Libra (novel)

From Wikipedia, the free encyclopedia
Jump to: navigation, search
Libra
Libra.JPG
First edition
Author Don DeLillo
Country United States
Language English
Publisher Viking Press
Publication date
15 Aug 1988
Media type Print (Hardback & Paperback)
Pages 448 pp
ISBN 0-670-82317-1
OCLC 17510108
Dewey Decimal 813/.54 19
LC Class PS3554.E4425 L53 1988

Libra (1988) is a novel written by Don DeLillo. It focuses on the life of Lee Harvey Oswald and offers a speculative account of the events that shaped the assassination of President John F. Kennedy.

The book takes the reader from Oswald's early days as a child, to his adolescent stint in the US Marine Corps, through his brief defection to the USSR and subsequent marriage to a Russian girl, and finally his return to the US and his role in the assassination of Kennedy.

In DeLillo's version of events, the assassination attempt on Kennedy is in fact intended to fail; the plot is instigated by disgruntled former CIA operatives who see it as the only way to guide the government to war on Cuba.

Oswald is portrayed as an odd outcast of a man, whose overtly communist political views cause him difficulties fitting into American society. He is not portrayed sympathetically, nor is he castigated; he is treated fairly in the novel, yet is not a character easy to attach to. He loves his wife, yet beats her; he dotes on his children yet he mistreats his mother. He is not shown to be a madman with absurd ideologies, but well-read and intelligent. However, the book also indicates that he is dyslexic and has great difficulty both in writing letters and reading books (he is described reading the works of Karl Marx slowly). He could be described as a pawn easily manipulated by others. But there is also continually a tendency to use this dyslexia as a wider theme in the issue of 'reading' situations, and more widely still the human difficulty in understanding themselves and the human situation.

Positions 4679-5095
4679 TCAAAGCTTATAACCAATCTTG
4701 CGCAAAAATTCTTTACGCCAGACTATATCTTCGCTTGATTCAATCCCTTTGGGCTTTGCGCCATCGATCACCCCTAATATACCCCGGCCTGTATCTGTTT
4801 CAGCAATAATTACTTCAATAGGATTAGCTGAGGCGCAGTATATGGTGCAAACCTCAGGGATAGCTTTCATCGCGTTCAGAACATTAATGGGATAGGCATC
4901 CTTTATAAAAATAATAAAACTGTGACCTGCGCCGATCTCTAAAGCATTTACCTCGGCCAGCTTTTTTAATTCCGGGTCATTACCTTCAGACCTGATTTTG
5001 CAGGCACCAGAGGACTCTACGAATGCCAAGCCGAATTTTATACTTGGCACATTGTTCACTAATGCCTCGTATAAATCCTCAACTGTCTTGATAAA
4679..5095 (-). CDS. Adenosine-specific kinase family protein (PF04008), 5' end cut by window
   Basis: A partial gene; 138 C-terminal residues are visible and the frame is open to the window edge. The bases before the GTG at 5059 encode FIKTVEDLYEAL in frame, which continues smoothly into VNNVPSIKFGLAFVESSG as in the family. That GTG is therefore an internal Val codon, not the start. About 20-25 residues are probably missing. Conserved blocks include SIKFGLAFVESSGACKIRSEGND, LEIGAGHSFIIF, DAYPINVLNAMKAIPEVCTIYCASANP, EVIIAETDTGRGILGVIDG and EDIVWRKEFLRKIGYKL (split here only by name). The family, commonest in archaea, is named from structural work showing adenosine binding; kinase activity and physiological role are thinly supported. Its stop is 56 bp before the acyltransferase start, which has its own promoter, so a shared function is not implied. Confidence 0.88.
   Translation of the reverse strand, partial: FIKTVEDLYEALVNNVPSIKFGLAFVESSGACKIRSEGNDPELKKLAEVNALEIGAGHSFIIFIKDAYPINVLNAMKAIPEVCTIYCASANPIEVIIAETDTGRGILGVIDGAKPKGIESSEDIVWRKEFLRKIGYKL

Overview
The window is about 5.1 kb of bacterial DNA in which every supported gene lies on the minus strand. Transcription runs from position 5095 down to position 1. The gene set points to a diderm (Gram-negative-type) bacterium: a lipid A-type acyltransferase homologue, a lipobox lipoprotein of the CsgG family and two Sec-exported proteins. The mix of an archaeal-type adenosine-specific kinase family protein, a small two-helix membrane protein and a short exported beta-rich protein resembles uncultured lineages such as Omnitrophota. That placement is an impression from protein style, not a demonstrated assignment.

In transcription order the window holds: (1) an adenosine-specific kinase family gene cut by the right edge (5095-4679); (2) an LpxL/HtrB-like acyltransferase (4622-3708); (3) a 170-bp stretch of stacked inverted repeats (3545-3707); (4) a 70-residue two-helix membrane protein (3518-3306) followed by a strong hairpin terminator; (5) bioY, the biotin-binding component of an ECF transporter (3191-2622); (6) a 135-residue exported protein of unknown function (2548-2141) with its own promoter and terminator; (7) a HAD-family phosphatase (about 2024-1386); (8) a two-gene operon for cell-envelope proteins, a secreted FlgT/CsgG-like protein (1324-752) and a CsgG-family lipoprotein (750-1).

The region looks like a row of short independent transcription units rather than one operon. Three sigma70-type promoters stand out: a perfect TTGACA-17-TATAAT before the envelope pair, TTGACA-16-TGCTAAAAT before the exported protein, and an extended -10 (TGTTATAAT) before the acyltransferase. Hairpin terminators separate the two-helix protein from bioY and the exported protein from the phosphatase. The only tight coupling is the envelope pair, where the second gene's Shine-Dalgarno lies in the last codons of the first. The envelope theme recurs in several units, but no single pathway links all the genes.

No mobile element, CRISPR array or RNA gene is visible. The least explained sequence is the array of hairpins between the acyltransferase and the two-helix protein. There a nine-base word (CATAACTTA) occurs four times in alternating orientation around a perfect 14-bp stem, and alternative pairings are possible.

Other characters are touched upon in the book, such as Win Everett, Lawrence Parmenter and Guy Banister, who are presented as the chief conspirators of the assassination plot. A parallel story follows Nicholas Branch, a CIA archivist of more recent times assigned the monumental task of piecing together the disparate fragments of Kennedy's death. Branch concludes that the effort will be never-ending and the whole truth ultimately unknowable. Branch is an example of the reader appearing in the novel itself, one of the postmodern phenomena that marks DeLillo's work. He is also a contribution to the book's theme of the struggle to make sense of life and his conclusion may be taken to some extent to be DeLillo's own. There are patterns, but what is a significant pattern (intention, motivation, human or divine creation) and what is coincidence (an idée fixe of one of the book's characters) is impossible to tell. The title of the book comes from Oswald's astrological sign, and as a picture of a scale, symbolizes for Nicholas Branch the outside forces of history literally weighing in on Oswald's fate as well as the fate of the entire assassination plot.

The novel blends historical fact with fictional supposition. Real-life characters intermingle with DeLillo's own creations. In an author's note at the close of the book, DeLillo writes that he has "made no attempt to furnish factual answers to any questions raised by the assassination."

Most of the characters and facts (or fictional reconstructions thereof) in the novel are also present in Oliver Stone's JFK, though the film is not based on DeLillo's novel.

James Ellroy has mentioned Libra as an inspiration for his novel American Tabloid, another take on the causes of the assassination.[1][2]

DeLillo work on Libra earned him the first International Fiction Prize sponsored by The Irish Times.[3]

References[edit]

  1. ^ M.G. Smout (April 15, 2001). "Lunch and tea with James Ellroy". The Barcelona Review. 
  2. ^ Stephen Capen (January 17, 1997). "James Ellroy Interview". Worldguide Interviews. 
  3. ^ "Don DeLillo Wins Irish Fiction Prize". The New York Times (New York). September 24, 1989. Retrieved May 15, 2013.